At the FFVI Children’s Rehab, we have long since realised, based on our experience, the often markedly delayed development of interactional skills of blind children: delayed speech development, echolalic problems of verbal expression, blind mannerisms etc. Essential information concerning the importance and the know-how of early interaction could improve the well-being of the visually impaired child and the family.
One of the central ideas of the project was to advance the use of touch in working with infants in a way that would bring to the blind child a concrete experience of the feelings and information communicated by the parent; A significant inspiration to this development work was the social-haptic communication method introduced by Riitta Lahtinen and Russ Palmer in their book ”The Body Story” (2005).
The Parent-infant intervention project Kiikku® (The Swing) by The Finnish Foundation for Disabled Children and Youth (VAMLAS) was also a great inspiration to the Shared Journey. In parent-infant intervention, the family receives regular support during the child’s first year of life. In Shared Journey, the special needs of a blind child makes it necessary to continue the work until the child is three years old.
”A child grows only in interaction with other people, and the most important supporters for growth and development are his/her own parents. Early interaction is of fundamental significance to the development of the parent-child attachment relationship, and to the kind of attachment that is formed. A child, who grows up sheltered by a secure attachment relationship, later on will cope better in life’s adversities. The child-parent attachment relationship also strengthens parenthood and protects it from disturbances in the varying situations in life. The interaction between a child and a parent is an everyday and common matter. At the same time, it is a very fine, delicate and vulnerable system”(Karhu, 2007) (transl.)
When based on supporting interaction, nursing changes into nurture. For interactive care, families need support for the demands of parenthood with a child with special needs. This, The Shared Journey project provided to the families.
In the project, we found out that, in addition to the differences in regional service structures and inadequate general support, a significant and surprisingly separate problem was difficulties in eating. In all seven families involved in the project, the children had some level of eating or drinking problems, varying from minor to significant problems. These problems became an important issue during the visits.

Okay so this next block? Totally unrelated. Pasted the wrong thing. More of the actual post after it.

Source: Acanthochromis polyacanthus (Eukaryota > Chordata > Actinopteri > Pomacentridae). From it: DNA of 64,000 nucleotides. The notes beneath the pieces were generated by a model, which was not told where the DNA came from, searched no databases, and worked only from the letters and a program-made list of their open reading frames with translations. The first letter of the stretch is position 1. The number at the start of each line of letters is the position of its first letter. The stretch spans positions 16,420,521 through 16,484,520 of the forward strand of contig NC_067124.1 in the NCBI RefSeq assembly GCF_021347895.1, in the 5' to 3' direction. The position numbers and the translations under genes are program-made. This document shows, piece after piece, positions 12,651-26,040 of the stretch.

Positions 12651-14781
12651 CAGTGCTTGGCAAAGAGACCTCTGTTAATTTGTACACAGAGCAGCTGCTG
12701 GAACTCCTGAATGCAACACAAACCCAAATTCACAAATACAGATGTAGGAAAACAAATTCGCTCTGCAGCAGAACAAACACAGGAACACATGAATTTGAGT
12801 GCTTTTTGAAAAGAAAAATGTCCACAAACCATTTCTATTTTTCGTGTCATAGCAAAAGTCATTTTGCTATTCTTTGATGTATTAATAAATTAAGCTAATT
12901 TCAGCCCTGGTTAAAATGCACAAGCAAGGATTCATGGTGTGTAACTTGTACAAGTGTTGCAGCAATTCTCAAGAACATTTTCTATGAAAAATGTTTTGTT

Parent-infant intervention (direct client work with infants and families) was carried out by a pair of workers visiting the homes of seven blind children. The speech therapist and rehabilitation instructor made all together 51 home visits. A home visit included discussions with the parents and videotaping of the parent-child interaction. The home visits lasted from 2.5 hours to 4 hours, so they allowed for a peaceful stop “beside the child”. After the child moved on to day care, visits were also made to the day care centre.
Parent-infant intervention was at the same time about supporting parenting in a family in crisis and guiding work to advance the development of a blind child in the family’s everyday life.
Between the home visits, contact was kept through the Shared Journey internet forum, where on a closed discussion forum the parents had an opportunity to discuss matters both with the project staff and with other parents. At the same time, the forum has been a channel for peer support for the families; and similarly the name of the internet forum has been the name of the whole project: parents and professionals sharing the journey.
The guidance contents included use of touch, everyday management, supporting mobility and linguistic development, improving the motor skills needed for eating, and preventing and reducing the problematic aspects—blindisms and echolalic speech—of interactive skills development. All the families were given a baby sling and guidance on how to use it to carry their baby. Using the baby sling became a natural part of being with the baby in the families of the youngest babies.
The frequency of eating problems in families with blind children was an unexpected finding. Intervention in these problems rose to a significant position. Eating takes place several times in the daily routine of a small child and is thus one of the most important situations of interaction for the child. Blindness brings in new challenges to this situation which should be studied more in order to prepare instructional materials.